The chances of Major League Baseball bringing its season to a halt to honor Alex Rodriguez and Pete Rose would seem infinitesimally small, but something fitting that description could very well happen when MLB holds its 86th annual All-Star Game in Cincinnati on July 14.
Commissioner Rob Manfred told the Associated Press in April that Rose, who made the All-Star team 13 times while playing for the Reds, would be allowed to participate in “some of the activities” related to the All-Star Game despite being on baseball’s permanently ineligible list. Though further revelations about Rose gambling on baseball during his playing career have since become public, there has been no indication from Manfred or Baseball that they intend to curtail his participation as a result.
As for Rodriguez, it won't be up to the commissioner as to whether the man who is coming off the longest PED-related suspension in baseball history will also be at the Midsummer Classic. Rodriguez has played well enough to be solidly in the mix for a spot on the American League All-Star roster, which would add just one more fascinating twist to the career of a player who was considered baseball’s Public Enemy Number One just last year, when he sat out the entire season for his role in the Biogenesis scandal.
That Rodriguez has played well enough after a year-long suspension and in his age-39 season to be part of the All-Star conversation is frankly astounding. (I’ll admit to being among those who thought he would have nothing left.) The only player in major league history who had ever missed as much time at a similar age and returned to an All-Star level of performance at the age of 39 or beyond was Hall of Famer Luke Appling, who missed most of his age-37 and -38 seasons due to World War II, then played at an All-Star level from ages 39 to 42. Appling stands as an extreme outlier and one of the best old players in baseball history. Rodriguez, meanwhile, had struggled to stay healthy and productive even before his suspension—he had been in decline since at least 2010, his age-34 season—and last made the All-Star team in '11 at 35. The idea that he would be a potential All-Star this season seemed laughable as recently as four months ago.
Still, here we are. Rodriguez won’t start the game—he was a distant fifth in the designated hitter race in Monday’s final voting update—but he has clearly been one of the best DHs in the league to this point in the season. Assuming Seattle's Nelson Cruz, who was the starting DH last year in the wake of his own performance-enhancing drug suspension, holds on to his current lead in the voting and edges out the Royals’ Kendrys Morales for the starting assignment, Rodriguez would rank no worse than second among the remaining DH candidates. Here are the leaders in OPS+ among qualified hitters who had played at least one-third of their games at DH this season:
Of course, there’s no need for the AL team to include more than one designated hitter, but then here’s where Rodriguez ranks among all qualified American League hitters in OPS+:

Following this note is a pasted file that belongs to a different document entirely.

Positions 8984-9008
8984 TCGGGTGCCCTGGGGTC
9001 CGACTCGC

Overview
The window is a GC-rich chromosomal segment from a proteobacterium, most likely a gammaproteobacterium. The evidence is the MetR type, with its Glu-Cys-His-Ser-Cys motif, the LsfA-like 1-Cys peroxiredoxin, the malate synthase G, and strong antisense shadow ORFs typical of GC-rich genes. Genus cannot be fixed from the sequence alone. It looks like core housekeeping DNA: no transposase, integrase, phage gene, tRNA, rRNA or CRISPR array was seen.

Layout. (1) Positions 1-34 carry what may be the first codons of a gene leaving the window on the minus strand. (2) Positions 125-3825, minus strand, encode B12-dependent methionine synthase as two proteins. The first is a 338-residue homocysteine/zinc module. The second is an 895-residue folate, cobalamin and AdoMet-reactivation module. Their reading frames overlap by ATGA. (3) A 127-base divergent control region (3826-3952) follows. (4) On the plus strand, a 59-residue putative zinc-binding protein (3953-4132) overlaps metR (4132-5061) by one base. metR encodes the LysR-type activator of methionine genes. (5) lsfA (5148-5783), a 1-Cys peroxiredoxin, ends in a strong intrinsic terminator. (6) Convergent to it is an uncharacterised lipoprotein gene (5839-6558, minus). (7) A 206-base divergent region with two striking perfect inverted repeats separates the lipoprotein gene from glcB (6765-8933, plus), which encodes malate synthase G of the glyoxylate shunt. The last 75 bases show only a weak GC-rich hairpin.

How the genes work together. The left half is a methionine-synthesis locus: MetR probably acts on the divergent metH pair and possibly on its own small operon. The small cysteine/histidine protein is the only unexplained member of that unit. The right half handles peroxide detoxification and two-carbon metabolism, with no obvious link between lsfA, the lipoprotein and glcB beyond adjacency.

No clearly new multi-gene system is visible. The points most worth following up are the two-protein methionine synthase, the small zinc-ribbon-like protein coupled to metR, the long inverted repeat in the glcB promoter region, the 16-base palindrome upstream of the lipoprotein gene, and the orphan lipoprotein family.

There may be no need to include the third-best designated hitter in the league on the All-Star roster, but including the seventh-best hitter in the league seems like something that should happen. Indeed, all 10 of the players on the above list deserve a place on the AL team.
Whether or not Rodriguez does wind up making the team is going to be largely in the hands of AL manager Ned Yost, who could pass the buck back to the fans. After the nine starters are chosen by the fan balloting, which ends at midnight on Thursday, the player vote selects eight pitchers and a backup at every defensive position, but not a backup DH. At that point, it will be up to Yost, the Royals manager, to fill the final eight spots on the AL roster, making sure to represent all 15 teams and also balancing his roster in terms of positions. Rodriguez has made just three starts in the field this year (two at third base, one at first base), limiting the flexibility of the roster if he's chosen. Also, with Dellin Betances likely to be among the three relievers selected by the player ballot, Yost won’t have to pick Rodriguez as the Yankees' representative. Even if Betances isn’t selected by the players, Yost would be justified in picking him or New York outfielder Brett Gardner before Rodriguez.
It would not be at all surprising, however, to see Yost include Rodriguez on the Final Vote ballot, which allows the fans to vote for one last player to be included on the roster. That would be a near-perfect use of the Final Vote. After all, given his lack of viability in the field, Rodriguez isn’t terribly valuable as a bench player, but he has arguably earned a spot on the team. Given his checkered history, why not let the fans decide if they want to honor him for what has been a genuinely remarkable season that has seen him surpass two major career milestones (660 home runs and 3,000 hits)? If not, there’s always the Comeback Player of the Year award.